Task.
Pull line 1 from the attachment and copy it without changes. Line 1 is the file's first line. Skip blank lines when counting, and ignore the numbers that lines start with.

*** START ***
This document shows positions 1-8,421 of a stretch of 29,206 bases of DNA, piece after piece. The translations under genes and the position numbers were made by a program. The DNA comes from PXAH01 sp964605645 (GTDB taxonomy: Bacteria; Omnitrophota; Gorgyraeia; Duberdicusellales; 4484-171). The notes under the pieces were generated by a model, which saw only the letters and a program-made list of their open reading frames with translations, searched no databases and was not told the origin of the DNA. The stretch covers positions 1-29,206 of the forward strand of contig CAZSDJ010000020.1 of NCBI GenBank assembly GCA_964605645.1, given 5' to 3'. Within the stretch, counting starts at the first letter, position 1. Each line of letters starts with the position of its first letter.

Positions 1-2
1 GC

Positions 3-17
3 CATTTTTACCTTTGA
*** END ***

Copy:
This document shows positions 1-8,421 of a stretch of 29,206 bases of DNA, piece after piece. The translations under genes and the position numbers were made by a program. The DNA comes from PXAH01 sp964605645 (GTDB taxonomy: Bacteria; Omnitrophota; Gorgyraeia; Duberdicusellales; 4484-171). The notes under the pieces were generated by a model, which saw only the letters and a program-made list of their open reading frames with translations, searched no databases and was not told the origin of the DNA. The stretch covers positions 1-29,206 of the forward strand of contig CAZSDJ010000020.1 of NCBI GenBank assembly GCA_964605645.1, given 5' to 3'. Within the stretch, counting starts at the first letter, position 1. Each line of letters starts with the position of its first letter.